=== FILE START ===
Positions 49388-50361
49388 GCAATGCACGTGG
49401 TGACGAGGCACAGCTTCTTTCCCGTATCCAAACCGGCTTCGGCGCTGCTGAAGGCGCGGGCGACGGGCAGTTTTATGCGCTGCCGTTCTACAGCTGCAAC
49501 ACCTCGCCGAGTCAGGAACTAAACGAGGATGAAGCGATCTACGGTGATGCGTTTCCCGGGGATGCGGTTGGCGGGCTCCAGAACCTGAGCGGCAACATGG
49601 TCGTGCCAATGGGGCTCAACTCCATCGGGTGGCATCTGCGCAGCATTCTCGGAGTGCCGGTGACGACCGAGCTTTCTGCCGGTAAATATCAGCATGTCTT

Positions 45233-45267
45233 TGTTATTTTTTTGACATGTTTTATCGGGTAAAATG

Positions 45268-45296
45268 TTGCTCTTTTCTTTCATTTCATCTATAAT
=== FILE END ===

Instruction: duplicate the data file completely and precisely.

Positions 49388-50361
49388 GCAATGCACGTGG
49401 TGACGAGGCACAGCTTCTTTCCCGTATCCAAACCGGCTTCGGCGCTGCTGAAGGCGCGGGCGACGGGCAGTTTTATGCGCTGCCGTTCTACAGCTGCAAC
49501 ACCTCGCCGAGTCAGGAACTAAACGAGGATGAAGCGATCTACGGTGATGCGTTTCCCGGGGATGCGGTTGGCGGGCTCCAGAACCTGAGCGGCAACATGG
49601 TCGTGCCAATGGGGCTCAACTCCATCGGGTGGCATCTGCGCAGCATTCTCGGAGTGCCGGTGACGACCGAGCTTTCTGCCGGTAAATATCAGCATGTCTT

Positions 45233-45267
45233 TGTTATTTTTTTGACATGTTTTATCGGGTAAAATG

Positions 45268-45296
45268 TTGCTCTTTTCTTTCATTTCATCTATAAT